Wheaton Mayor Michael Gresk cast the deciding vote Monday to approve the establishment of a new Special Services Area that will fund the Downtown Wheaton Association.
The vote establishing SSA #7 mirrored the October vote that moved the process to the public hearing stage. Council members Jeanne Ives, Evelyn Pacino-Sanguinetti and Phil Suess opposed the plan.
While the SSA has been approved, a legal challenge may be filed by those who opposed its creation.
Last week opponents of the proposed SSA filed petitions opposing the creation of the taxing district that will fund the Downtown Wheaton Association. There were 86 petitions filed by property owners and 28 by electors, or proprietors renting the downtown properties—more than the magical number of 51 percent called for by state statutes. According to statutes governing Special Service Areas, opponents of the plan who reside in, own property in or are taxpayers in the proposed district may automatically defeat the proposal if 51 percent file valid written objections to the city clerk by the end of the 60-day period. If that is met, the SSA cannot be established for a minimum of two years.
However, after a review of the petitions, city staff threw out a number of petitions for various reasons, including invalid signatures, or were not in the chain of title of ownership according to county records, said James Knippen, attorney for the city.
“We found a number of people who thought they were owners and weren’t, or at least weren’t owners of record,” Knippen said.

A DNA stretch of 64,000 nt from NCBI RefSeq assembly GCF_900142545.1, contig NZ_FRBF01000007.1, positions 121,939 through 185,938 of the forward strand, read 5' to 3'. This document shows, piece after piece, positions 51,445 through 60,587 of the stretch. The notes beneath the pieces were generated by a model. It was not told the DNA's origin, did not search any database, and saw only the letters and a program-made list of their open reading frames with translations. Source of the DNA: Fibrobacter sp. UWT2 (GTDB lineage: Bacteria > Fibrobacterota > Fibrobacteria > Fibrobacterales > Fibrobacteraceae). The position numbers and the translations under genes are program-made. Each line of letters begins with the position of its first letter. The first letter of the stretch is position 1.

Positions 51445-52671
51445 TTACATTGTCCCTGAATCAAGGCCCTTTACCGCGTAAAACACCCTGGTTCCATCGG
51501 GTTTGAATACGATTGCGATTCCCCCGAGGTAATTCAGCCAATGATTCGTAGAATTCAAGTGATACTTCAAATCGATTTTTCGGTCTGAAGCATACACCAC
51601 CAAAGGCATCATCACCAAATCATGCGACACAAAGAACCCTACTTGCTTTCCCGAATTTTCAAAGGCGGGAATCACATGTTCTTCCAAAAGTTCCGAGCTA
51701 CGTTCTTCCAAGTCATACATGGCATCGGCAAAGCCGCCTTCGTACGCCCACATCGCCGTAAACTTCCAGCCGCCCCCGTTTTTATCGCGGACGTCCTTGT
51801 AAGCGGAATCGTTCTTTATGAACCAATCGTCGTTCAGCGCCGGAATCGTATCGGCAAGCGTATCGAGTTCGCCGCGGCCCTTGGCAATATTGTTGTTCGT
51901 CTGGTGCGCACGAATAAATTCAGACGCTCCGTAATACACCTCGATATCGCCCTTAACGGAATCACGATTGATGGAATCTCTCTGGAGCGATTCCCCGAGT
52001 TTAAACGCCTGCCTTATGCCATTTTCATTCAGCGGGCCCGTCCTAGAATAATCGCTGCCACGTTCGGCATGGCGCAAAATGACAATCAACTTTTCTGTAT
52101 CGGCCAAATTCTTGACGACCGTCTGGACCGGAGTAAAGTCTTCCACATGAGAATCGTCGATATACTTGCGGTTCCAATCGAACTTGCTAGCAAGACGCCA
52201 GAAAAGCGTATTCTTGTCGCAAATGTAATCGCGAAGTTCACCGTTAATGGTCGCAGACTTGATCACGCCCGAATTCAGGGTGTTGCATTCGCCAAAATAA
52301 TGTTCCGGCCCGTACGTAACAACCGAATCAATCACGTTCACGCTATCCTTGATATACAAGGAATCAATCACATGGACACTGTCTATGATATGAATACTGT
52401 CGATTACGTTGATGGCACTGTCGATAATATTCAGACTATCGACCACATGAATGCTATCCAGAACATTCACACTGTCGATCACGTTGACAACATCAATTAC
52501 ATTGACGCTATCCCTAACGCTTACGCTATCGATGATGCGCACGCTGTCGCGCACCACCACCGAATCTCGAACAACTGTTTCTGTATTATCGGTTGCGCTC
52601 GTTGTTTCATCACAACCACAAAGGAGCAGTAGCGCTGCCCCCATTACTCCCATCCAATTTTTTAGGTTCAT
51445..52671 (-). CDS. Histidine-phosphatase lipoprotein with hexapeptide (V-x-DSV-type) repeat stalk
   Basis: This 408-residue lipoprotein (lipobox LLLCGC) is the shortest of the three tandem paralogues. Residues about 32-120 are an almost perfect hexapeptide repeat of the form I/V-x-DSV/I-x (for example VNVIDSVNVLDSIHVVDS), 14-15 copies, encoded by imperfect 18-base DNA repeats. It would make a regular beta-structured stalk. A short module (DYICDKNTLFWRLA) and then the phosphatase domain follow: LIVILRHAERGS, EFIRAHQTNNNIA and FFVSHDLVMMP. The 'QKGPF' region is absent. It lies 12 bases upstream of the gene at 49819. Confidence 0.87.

Opponents of the SSA process argued it is flawed because property owners who do not sign a petition opposing the plan are automatically considered a supporting vote—even if property owners are deceased. The opponents argued that allowing the dead to “have a voice” in the SSA is similar to the voting corruption found in Chicago history.
“What’s right is right and what’s wrong is wrong, dead people do not vote,” said Glenn Kosirog, an opponent of the proposal.
Ives said there is at least one property owner on the list who has been dead since 2008, but he was considered a supporting vote. By approving the SSA based on a flawed process, she said the city has opened itself up to litigation.
Gresk said he did not think any lawsuit challenging the SSA would have merit. He said he is confident city staff followed the guidelines of the law.
Mark Stern, an attorney for the opposition, said he hoped council would follow common sense when they saw so many property owners object.
“Nothing requires you to impose this tax if you believe the majority doesn’t want it. Those for the tax, many of whom are not property owners, don’t add up to our majority,” Stern said.
Earlier this year SSA #7 was proposed by the to replace SSA #6. Under the new proposal, the DWA would reduce the tax rate from 95 cents per $100 to 45 cents. Under the current 95 cent rate, the city of Wheaton receives 60 percent of the funds and the DWA receives 40. Under the new 45 cent proposal the DWA would directly receive all the funding. DWA officials want to change the funding mechanism because many of the downtown properties are in one of three TIF district and any extra monies generated through property taxes are sent into one of the TIF funds.
Keven Graham, immediate past president of the DWA, argued that if the SSA was not approved, that of the DWA and its downtown marketing efforts.
Following the vote, Graham said he was pleased council supported the mission of the DWA. He said the organization would reach out to other business owners in the SSA who claimed they were not benefiting from the DWA efforts, such as a recent Groupon.com offering, and see how the organization could meet their needs.